Researching early medieval food presents one huge obstacle: there are virtually no period sources on the subject (late medieval food has a number of cookbooks to its credit, not to mention scattered accounts, medical texts, etc). So, aside from picking through histories, hagiographies, church canons, legal codes, etc. for the precious shards of information, one inevitably turns to archaeology, both in general and in its more specialized forms.
I've been doing this for a while, but it only recently occurred to me that the ways in which meat was butchered provide some very useful hints on how it was cooked. There's no lack of animal bones in archaeological finds, so this should be a promising avenue. And in fact it is; but unfortunately most accounts of such finds don't say much about the details of butchery, either because for much of the period this would have been very simplistic or because in many cases the scholars in question simply don't feel competent to comment on these in any depth.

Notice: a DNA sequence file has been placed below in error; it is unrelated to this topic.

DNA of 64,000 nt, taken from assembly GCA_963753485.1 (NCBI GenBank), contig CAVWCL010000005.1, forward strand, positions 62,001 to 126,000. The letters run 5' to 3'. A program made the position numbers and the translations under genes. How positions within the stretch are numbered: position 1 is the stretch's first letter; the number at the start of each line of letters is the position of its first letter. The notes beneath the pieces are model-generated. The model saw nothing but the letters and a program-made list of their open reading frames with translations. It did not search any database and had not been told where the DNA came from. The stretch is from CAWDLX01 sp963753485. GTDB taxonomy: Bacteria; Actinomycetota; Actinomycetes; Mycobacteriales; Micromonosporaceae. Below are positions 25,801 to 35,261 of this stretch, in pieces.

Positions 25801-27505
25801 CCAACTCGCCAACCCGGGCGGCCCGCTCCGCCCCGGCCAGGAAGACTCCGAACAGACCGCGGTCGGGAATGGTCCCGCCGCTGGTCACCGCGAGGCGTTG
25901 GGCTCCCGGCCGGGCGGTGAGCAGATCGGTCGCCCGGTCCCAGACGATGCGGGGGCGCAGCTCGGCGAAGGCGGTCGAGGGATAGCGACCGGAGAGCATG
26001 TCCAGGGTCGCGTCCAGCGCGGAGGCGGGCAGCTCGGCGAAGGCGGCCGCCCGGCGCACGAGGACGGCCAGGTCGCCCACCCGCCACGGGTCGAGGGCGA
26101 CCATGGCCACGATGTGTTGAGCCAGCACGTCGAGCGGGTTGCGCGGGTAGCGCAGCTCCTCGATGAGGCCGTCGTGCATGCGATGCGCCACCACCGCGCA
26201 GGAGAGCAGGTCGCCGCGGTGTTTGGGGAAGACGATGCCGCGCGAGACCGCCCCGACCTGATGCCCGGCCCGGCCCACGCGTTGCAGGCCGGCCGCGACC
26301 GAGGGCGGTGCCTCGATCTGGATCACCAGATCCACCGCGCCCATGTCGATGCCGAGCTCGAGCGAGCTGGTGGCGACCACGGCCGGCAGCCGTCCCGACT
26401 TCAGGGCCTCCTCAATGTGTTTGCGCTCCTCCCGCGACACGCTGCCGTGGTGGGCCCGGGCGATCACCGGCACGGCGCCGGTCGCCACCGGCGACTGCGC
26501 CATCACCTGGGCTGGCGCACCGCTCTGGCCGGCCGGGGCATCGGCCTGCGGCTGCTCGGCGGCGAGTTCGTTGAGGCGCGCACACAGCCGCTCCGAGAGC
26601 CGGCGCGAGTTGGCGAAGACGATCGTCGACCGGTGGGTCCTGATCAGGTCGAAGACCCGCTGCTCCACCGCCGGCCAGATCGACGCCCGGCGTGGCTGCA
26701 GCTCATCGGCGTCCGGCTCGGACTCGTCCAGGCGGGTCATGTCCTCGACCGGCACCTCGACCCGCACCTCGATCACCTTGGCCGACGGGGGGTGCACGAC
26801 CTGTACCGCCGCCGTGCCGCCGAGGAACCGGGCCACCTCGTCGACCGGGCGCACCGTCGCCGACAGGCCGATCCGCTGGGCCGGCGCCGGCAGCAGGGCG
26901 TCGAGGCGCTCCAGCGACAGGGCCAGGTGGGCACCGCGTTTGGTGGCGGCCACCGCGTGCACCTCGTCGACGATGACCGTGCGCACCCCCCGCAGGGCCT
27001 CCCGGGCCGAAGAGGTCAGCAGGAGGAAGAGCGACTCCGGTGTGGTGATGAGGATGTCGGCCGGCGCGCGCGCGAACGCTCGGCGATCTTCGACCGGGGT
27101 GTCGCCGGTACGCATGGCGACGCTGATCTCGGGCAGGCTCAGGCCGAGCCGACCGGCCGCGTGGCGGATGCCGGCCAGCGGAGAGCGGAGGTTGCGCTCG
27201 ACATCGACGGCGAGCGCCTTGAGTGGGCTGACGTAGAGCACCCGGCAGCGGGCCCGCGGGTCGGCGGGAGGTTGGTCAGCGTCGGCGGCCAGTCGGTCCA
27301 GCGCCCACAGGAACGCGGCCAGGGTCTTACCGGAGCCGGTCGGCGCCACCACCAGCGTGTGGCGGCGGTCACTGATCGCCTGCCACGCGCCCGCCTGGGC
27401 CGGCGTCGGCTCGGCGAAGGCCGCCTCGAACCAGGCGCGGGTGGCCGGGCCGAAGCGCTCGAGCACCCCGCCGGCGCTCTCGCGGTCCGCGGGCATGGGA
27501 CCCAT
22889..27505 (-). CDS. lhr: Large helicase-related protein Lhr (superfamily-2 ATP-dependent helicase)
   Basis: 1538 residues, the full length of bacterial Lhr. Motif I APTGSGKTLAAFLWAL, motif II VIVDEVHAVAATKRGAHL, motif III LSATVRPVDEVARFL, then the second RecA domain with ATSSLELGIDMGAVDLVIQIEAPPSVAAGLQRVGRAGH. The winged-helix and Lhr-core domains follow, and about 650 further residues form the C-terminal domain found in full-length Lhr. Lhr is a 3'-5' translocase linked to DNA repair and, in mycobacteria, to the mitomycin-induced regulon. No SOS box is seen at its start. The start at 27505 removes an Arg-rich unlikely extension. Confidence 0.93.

The one big exception is for Gallo-Roman butchery. This may well be because the Romans (including the ones in Gaul we now call "Gallo-Romans") had professional butchers and so a scholar has more to, as it were, sink her or his teeth into in this area. It's also true that cities tend to offer more concentrated finds and cities played a bigger part in Gallo-Roman life than in Frankish life. At the same time, such information is not in the least uninteresting for the early medieval period, if only because the Gallo-Roman culture survived in the south for at least two centuries, but also because to the degree that any sophisticated techniques were known (as by the rare household butchers mentioned in later texts) these probably were based on those surviving from the professional Roman butchers.